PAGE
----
The urology department primarily treats conditions related to the renal system (bladder, kidneys and ureter) as well as the male reproductive system (testicles, prostate and penis). Typical conditions we see include cancer, excretory problems (difficulty urinating, frequent urination, leakage, etc.), urinary tract or kidney stones, and infections and inflammation. We are able to treat all forms of cancer that affect these parts of the body. Our treatment strategies for cancer take into consideration the status of the disease and the desires of the patient in determining the best course going forward.
Prostate cancer is by far the most common form of cancer we see in the urology department, and its frequency is growing rapidly in Japan. Now, thanks to simple blood tests that scan for the tumor marker called PSA (prostate-specific antigen), even early prostate cancers too small to be detected by physical examination can be identified. We strongly advise men over 50 to be tested for PSA. In early cancers, for men who are up to their early 70s and otherwise in good health, we typically remove the entire prostate. For older men, those with more advanced cancers or other complications affecting their health, chemotherapy and radiation are generally recommended. For types of radiation therapy we do not handle, such as brachytherapy, proton beam therapy or heavy particle therapy, we can refer patients to institutions which perform these treatments.
Bladder cancer usually manifests itself as blood in the urine without any pain or sensation of residual urine in the bladder. If you see blood in your urine, or it is revealed during a test, we strongly recommend patients to have a more detailed exam to check for the possibility of bladder cancer. Many bladder cancer patients can be treated endoscopically, but some require a traditional surgical procedure. We also treat the disease with chemotherapy, intravesical BCG techniques, full-body chemotherapy and radiation.
In almost every case, cancer of the kidney is treated surgically. In order to preserve kidney function, we generally remove only the tumor and affected tissue near it, and attempt to leave as much of the organ in place as possible. For early-state cancers, we can also perform minimally-invasive laparoscopic procedures as well. In cases where the cancer has spread, we molecular-targeted therapies and interferon treatments as well.
Kidney and Ureter Stones
Recently we’ve started performing many procedures to treat ureter stones with a flexible ureteroscope and laser. In addition, we also perform more traditional ESWL (extracorporeal shock wave lithotripsy) procedures which use focused sound waves to break up stones from outside the body to make them easier to pass. ESWL is generally performed as an inpatient procedure, but healthy individuals with no complications can often be treated outpatient.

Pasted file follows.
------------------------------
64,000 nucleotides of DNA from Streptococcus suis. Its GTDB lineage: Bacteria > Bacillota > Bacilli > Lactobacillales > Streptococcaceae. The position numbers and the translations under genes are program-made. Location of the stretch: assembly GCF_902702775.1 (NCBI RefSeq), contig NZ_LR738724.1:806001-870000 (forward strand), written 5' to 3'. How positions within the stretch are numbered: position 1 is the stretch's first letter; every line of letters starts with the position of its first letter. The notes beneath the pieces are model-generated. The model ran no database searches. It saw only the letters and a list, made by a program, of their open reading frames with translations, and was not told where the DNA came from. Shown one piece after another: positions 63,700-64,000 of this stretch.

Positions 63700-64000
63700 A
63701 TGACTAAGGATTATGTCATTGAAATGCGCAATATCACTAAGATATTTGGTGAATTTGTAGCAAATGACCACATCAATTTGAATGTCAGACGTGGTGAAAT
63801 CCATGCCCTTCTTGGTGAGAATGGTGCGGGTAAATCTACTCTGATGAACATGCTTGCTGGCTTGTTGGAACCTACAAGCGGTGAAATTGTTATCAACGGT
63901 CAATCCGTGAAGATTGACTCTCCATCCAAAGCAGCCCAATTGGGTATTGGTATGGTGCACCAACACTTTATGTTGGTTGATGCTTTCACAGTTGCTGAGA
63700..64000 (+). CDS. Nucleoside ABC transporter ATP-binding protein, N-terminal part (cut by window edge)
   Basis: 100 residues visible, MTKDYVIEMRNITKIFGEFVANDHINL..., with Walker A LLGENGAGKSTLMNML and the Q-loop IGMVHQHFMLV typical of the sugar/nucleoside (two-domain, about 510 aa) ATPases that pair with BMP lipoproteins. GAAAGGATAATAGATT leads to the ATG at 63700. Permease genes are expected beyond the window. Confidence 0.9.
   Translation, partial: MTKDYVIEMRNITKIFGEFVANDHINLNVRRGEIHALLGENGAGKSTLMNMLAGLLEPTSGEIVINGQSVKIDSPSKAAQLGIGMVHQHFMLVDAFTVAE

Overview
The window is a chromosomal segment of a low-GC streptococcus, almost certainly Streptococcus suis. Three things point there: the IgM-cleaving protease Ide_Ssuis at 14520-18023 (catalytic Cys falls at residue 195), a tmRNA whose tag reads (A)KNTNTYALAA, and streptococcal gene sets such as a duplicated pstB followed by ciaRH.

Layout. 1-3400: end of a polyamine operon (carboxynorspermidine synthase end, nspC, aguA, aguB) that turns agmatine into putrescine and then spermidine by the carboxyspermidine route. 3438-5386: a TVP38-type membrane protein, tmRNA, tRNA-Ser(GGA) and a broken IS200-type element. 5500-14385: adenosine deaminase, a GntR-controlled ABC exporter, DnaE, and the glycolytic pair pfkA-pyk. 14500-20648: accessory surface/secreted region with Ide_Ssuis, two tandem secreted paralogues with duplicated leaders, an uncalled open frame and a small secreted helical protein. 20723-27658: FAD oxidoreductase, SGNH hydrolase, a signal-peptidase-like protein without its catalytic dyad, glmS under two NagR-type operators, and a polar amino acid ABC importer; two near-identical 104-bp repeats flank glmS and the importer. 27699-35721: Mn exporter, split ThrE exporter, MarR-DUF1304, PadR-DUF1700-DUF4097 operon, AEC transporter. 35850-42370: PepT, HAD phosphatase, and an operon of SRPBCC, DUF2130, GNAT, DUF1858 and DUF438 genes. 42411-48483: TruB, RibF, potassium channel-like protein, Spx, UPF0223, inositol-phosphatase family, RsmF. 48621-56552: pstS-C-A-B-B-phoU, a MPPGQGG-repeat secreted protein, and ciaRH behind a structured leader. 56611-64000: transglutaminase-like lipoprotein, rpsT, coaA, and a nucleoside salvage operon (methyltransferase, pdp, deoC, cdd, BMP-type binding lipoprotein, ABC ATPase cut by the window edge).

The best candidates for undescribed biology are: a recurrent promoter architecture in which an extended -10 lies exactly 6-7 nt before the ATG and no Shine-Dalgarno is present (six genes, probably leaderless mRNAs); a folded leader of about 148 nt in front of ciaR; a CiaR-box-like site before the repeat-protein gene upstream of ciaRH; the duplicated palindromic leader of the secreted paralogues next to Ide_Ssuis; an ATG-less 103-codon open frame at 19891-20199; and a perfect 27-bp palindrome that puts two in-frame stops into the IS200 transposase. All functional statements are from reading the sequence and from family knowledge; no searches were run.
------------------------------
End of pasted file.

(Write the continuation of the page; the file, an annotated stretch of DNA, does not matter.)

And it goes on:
Our specialists frequently treat patients with difficulty urinating, frequent urination, leakage, or partial urinary incontinence (inability to hold one’s urine). Many older patients don’t seek treatment, blaming such conditions on their age, but with proper medication, many people see remarkable improvement. We encourage patients to consult their favorite doctor, and if necessary, have them provide you with a referral for outpatient treatment here.
Renal System Infections
We regularly treat cases of pyelonephritis (kidney infections), prostatitis (prostate infections) and epididymitis (testicle infections) in our department.
Ureteric Stent Placement
For patients whose ureters have difficulty passing urine due to stones or the effects of cancer, an effective treatment is place a stent (a very thin tube) inside the body. We perform over 200 stent placements or replacements each year. While these procedures have been performed as an inpatient procedure involving anesthesia in the past, now most can be performed on an outpatient basis.
Regarding Treatment Options
With the advance of technology, the options available for treating many renal conditions have increased dramatically. Even for the same condition, completely differing treatments may be called for depending on the patient’s condition, age, desires, living situation and other medical concerns. We welcome patients’ questions and actively recommend other facilities for second opinions, etc. Please feel free to consult with us about your concerns.
A Message to Our Patients
The number of patients to our Urology Department has increased significantly, and sometimes you will need to wait for a lengthy period of time prior to your consultation. We apologize for this inconvenience. Our staff is doing the best it can to shorten waiting times, but we treat patients with referrals, seriously ill patients, and patients with appointments on a priority basis. In addition, in order to ensure the quality of the medical care we provide, we treat each patient carefully and that can require others to wait. For those reasons, we strongly recommend that patients seeking their first consultation with us get a referral from a urology clinic before making an appointment with us.